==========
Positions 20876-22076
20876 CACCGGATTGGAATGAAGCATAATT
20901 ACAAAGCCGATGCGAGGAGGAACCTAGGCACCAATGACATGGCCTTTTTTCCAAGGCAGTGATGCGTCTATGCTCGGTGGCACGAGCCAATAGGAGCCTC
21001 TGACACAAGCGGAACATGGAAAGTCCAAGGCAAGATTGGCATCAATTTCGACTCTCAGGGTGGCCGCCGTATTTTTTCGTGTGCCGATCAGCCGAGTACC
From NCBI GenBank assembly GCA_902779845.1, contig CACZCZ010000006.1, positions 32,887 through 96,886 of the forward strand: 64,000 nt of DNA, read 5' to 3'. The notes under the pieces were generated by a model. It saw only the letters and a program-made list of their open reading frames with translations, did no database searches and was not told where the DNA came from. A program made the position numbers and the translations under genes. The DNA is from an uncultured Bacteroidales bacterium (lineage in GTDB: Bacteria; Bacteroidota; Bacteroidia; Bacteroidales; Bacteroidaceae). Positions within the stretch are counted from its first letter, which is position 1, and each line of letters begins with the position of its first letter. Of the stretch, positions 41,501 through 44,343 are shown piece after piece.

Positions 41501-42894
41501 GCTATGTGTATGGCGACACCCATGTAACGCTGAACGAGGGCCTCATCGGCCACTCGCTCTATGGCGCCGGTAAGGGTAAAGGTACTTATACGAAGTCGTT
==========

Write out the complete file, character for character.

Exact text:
Positions 20876-22076
20876 CACCGGATTGGAATGAAGCATAATT
20901 ACAAAGCCGATGCGAGGAGGAACCTAGGCACCAATGACATGGCCTTTTTTCCAAGGCAGTGATGCGTCTATGCTCGGTGGCACGAGCCAATAGGAGCCTC
21001 TGACACAAGCGGAACATGGAAAGTCCAAGGCAAGATTGGCATCAATTTCGACTCTCAGGGTGGCCGCCGTATTTTTTCGTGTGCCGATCAGCCGAGTACC
From NCBI GenBank assembly GCA_902779845.1, contig CACZCZ010000006.1, positions 32,887 through 96,886 of the forward strand: 64,000 nt of DNA, read 5' to 3'. The notes under the pieces were generated by a model. It saw only the letters and a program-made list of their open reading frames with translations, did no database searches and was not told where the DNA came from. A program made the position numbers and the translations under genes. The DNA is from an uncultured Bacteroidales bacterium (lineage in GTDB: Bacteria; Bacteroidota; Bacteroidia; Bacteroidales; Bacteroidaceae). Positions within the stretch are counted from its first letter, which is position 1, and each line of letters begins with the position of its first letter. Of the stretch, positions 41,501 through 44,343 are shown piece after piece.

Positions 41501-42894
41501 GCTATGTGTATGGCGACACCCATGTAACGCTGAACGAGGGCCTCATCGGCCACTCGCTCTATGGCGCCGGTAAGGGTAAAGGTACTTATACGAAGTCGTT